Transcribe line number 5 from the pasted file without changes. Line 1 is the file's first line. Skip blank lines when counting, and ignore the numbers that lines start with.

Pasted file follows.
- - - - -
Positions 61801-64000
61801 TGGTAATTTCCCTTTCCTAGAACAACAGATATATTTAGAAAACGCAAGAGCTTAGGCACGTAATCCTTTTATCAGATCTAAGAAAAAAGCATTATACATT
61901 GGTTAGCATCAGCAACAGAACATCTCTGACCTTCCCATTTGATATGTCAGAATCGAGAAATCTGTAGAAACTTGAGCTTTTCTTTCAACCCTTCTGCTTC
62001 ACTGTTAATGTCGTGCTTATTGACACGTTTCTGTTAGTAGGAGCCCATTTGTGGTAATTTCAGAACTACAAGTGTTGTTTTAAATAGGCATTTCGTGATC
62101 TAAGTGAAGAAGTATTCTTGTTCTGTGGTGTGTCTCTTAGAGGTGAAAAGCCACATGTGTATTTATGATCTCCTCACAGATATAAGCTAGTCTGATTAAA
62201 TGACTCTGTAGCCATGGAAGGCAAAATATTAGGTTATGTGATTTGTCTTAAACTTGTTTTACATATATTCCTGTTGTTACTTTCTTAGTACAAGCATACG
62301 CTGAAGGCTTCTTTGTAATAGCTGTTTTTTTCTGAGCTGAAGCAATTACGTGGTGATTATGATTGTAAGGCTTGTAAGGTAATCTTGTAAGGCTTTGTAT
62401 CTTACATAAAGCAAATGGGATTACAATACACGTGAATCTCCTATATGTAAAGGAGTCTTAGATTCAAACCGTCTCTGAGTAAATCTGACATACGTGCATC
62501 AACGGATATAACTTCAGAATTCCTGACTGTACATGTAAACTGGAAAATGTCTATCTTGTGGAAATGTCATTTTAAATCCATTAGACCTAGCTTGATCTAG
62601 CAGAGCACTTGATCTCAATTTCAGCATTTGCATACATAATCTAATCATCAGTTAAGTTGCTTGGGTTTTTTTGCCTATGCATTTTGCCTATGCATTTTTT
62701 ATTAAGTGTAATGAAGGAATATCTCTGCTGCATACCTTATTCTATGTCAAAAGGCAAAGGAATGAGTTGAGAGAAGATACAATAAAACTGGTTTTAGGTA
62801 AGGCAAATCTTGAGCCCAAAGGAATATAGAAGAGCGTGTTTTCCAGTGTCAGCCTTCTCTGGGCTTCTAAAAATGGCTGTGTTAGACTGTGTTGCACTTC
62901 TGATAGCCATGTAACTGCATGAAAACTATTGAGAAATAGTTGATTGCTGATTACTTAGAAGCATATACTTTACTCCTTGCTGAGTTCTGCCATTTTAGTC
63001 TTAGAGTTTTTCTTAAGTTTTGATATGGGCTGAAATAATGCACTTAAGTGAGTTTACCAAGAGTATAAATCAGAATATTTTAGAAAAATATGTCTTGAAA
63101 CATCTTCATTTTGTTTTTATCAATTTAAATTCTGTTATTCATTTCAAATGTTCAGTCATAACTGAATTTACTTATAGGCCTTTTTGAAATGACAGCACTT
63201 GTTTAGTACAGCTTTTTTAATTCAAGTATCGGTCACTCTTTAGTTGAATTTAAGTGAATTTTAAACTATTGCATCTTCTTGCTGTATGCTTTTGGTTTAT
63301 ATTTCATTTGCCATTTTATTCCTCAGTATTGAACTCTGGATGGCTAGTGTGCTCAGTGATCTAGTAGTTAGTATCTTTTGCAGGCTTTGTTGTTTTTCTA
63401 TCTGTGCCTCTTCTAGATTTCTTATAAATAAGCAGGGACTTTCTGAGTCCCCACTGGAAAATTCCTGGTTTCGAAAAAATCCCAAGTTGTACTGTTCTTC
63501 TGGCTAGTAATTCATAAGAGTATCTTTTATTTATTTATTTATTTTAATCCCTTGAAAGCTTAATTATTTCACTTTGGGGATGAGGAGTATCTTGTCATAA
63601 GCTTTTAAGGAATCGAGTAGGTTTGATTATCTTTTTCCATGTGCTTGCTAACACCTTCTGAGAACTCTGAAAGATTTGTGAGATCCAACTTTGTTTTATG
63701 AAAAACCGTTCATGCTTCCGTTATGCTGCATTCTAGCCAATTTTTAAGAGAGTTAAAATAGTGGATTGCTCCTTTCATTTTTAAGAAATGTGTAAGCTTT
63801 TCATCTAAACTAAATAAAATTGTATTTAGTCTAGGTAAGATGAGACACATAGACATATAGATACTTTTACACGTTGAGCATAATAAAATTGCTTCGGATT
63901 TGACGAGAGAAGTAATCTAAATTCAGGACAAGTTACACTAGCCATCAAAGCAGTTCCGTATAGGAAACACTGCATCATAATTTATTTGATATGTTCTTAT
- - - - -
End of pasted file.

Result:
62101 TAAGTGAAGAAGTATTCTTGTTCTGTGGTGTGTCTCTTAGAGGTGAAAAGCCACATGTGTATTTATGATCTCCTCACAGATATAAGCTAGTCTGATTAAA